Kimpton’s new La Peer hotel celebrates the contemporary Los Angeles style
Imagine the quintessential contemporary Los Angeles hotel, and it might look something like the new Kimpton La Peer. From the street, the elegant building’s clean lines and tile-clad façade evoke the classic Art Deco designs of Southern California architect Stiles O. Clements, who designed the Wiltern Theater and the Eastern Columbia Building. Yet inside, an undulating wall-mounted topographical map of Los Angeles behind a sensuous liquid-metal reception desk gives the hotel a distinctive contemporary character. Add site-specific works by Los Angeles artists Tanya Aguiniga, Guerin Swing, Elena Manferdini and Retna, and you have a destination hotel whose every thoughtful detail seems to say “Welcome to L.A.”
For the past three years Los Angeles-based architect Gulla Jonsdottir has been overseeing the interior design of the 105-room hotel, which opened in January. Located on a narrow tree-lined street nestled between Santa Monica Boulevard and Melrose Avenue, the ground-up project is one of few hotels in West Hollywood’s Design District. Eager to “resonate to the pulse” of neighbors and prominent Los Angeles designers such as Martyn Lawrence Bullard, Kelly Wearstler and Commune, Jonsdottir says she wanted to create a hotel “where art, music, fashion, poetry, film and architecture intertwine within a context of spatial harmony.”
For Jonsdottir, no detail is too small to overlook. Indeed, she designed the striking reception desk and the three-dimensional map of Los Angeles on the wall behind it. A Poliform sofa and chairs invite guests to linger before being transported in elevators swathed in hand-painted wallcoverings by Japanese graphic artist Kahori Maki. (Her work also graces the ceilings of the first-floor restrooms). In the lobby, Richard Serra-like concrete sculptures create privacy and separate the sun-drenched lounge area from the hotel entrance.
A designer who loves to play with texture, Jonsdottir installed leather tiles on the curvaceous walls and ceiling of the lounge to “hug you in.” Leather furnishings from Baxter and Moroso and clubby sofas and ottomans from Saba Italia encourage guests to sit down, work or enjoy something from the neighboring bar. Sculptural side tables by Zanotta, Skram and the Phillips Collection impart an organic feel, and a variety of lighting—from Henge sconces to Foscarini and Italamp pieces to a custom chandelier—casts a warm glow. Mixed in among the artworks are coffee-table books on fashion, art and architecture hand-picked by Jonsdottir; lacquered-aluminum wire planters by Point 1920 and custom tables and rugs by Jonsdottir round out the space. If it feels residential, that’s intentional. “I wanted the hotel to feel like a home in the Hollywood Hills,” says Jonsdottir.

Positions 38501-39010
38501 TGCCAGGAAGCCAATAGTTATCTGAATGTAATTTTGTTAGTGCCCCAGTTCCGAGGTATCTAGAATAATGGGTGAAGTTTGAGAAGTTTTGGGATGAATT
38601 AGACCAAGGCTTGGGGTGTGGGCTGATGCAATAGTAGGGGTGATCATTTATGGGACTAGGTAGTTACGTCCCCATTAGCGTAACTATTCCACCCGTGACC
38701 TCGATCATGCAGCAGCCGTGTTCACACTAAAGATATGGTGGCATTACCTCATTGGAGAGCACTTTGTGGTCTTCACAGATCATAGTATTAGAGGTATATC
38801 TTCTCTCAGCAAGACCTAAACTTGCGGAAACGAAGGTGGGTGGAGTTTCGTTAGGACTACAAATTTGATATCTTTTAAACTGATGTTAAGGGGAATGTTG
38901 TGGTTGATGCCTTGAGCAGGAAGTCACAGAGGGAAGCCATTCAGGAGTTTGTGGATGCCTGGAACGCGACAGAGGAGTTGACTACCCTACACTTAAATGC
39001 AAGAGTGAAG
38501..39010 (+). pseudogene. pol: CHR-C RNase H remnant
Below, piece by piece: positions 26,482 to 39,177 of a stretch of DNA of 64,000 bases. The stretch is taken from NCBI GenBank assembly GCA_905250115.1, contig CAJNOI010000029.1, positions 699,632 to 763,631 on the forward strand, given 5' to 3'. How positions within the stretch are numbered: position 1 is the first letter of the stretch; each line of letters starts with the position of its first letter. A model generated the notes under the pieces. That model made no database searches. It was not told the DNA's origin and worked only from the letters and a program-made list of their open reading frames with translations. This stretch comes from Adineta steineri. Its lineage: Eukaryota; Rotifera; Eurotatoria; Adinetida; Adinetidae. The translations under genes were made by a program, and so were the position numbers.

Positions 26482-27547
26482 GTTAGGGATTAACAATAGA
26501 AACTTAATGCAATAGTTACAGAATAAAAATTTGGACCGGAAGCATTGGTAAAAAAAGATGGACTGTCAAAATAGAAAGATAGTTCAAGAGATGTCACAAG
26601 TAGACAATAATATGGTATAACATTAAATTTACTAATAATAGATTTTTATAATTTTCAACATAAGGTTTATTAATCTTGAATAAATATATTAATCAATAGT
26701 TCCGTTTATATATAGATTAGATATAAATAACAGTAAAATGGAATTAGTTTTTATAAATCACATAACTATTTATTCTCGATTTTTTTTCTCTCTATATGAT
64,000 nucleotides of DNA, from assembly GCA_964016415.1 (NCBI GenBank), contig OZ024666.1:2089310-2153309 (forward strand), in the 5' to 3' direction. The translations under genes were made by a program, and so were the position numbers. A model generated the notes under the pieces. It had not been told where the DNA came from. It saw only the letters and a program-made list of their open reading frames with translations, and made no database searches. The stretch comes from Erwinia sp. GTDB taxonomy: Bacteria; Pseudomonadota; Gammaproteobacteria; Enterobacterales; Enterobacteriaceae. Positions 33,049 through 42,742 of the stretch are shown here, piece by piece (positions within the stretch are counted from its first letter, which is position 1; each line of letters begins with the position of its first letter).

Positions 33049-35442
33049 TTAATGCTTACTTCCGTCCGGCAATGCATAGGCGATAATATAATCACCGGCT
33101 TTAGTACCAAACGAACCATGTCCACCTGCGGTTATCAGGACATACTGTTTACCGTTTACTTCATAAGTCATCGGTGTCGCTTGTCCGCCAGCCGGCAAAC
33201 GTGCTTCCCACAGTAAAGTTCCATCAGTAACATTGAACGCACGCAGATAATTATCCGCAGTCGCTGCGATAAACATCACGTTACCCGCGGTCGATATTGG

In an effort to highlight the work of the neighborhood’s world-class design community, Jonsdottir chose furnishings and accessories from Mass Beverly, Niche Beverly, Poltrona Frau, H. D. Buttercup and floral designer Eric Buterbaugh, among others. But the creative details don’t stop there. In the breezeway leading out to the pool, a neon artwork by Christopher Wilcox is mounted on exposed board-form concrete across from a poetry wall that Jonsdottir calls Trapped Love. There Wilcox has mounted discarded love letters from the 1930s in encased plastic. For Jonsdottir, art is her ultimate inspiration. “I always put art first,” she says. “I want people to feel the energy of the art.”
Walls of glass open from the lobby to a pool and the outdoor bar and lounge areas. Green Gaudi tiles from Spain adorn the wall behind the bar, while crustacean-like pendants illuminate the walnut bartop. At night, lanterns suspended from olive trees create a warm glow in an intimate courtyard. For contrast, a collaborative graffiti wall installation between Guerin Swing and the street artist Retna offers a counterpoint to the elegant furnishings by Roda, Kettal, Branca and Roberti Rattan. At the far end of the lobby, chef Casey Lane’s Viale dei Romani restaurant (designed by Parts and Labor Design) has the feel of a Parisian café, with blue tile and cozy mustard-colored velvet banquettes.
More surprises await in the guest rooms, where room numbers are designed to look like price tags (a nod to the Pacific Design Center and other design showrooms nearby), and a gold Jeff Koons balloon rabbit sits on every bedside table. The palette in the rooms is neutral, but the details are strong: Pale custom tiles in geometric patterns line the walls of the bathrooms; freestanding bathtubs are obscured behind frosted glass; geometric pendant lights designed by Jonsdottir add an architectural element.
“Our strategic goal at the Kimpton La Peer is simple,” says general manager Nick Rimedio. “We want to become an anchor of the Design District, L.A.’s most walkable neighborhood, where visitors and residents alike experience the sense of an oasis, a haven that feels like home.” That haven is actually a contemporary take on other vernacular courtyard buildings in Hollywood and West Hollywood. “It draws on some wonderful veins of architecture that were present in California in the 1920s and 1930s,” says the building’s architect, Elizabeth Moule, of Pasadena-based Moule & Polyzoides. “There are a lot beautiful courtyard and middle-density buildings in Hollywood. It’s a long tradition we wanted to continue.”
And while some hotels feel like a busy airport the minute you pull up, the La Peer exudes a sense of repose. “A lot of luxury is based upon privacy and quiet,” says Moule. “We wanted it to be a very concentrated and immersive experience. We wanted people to know when they wake up in the morning that they are in L.A.” Adds Jonsdottir: “When you walk in, you know it’s not New York.”
Kimpton La Peer Hotel
627 N. La Peer Drive, West Hollywood
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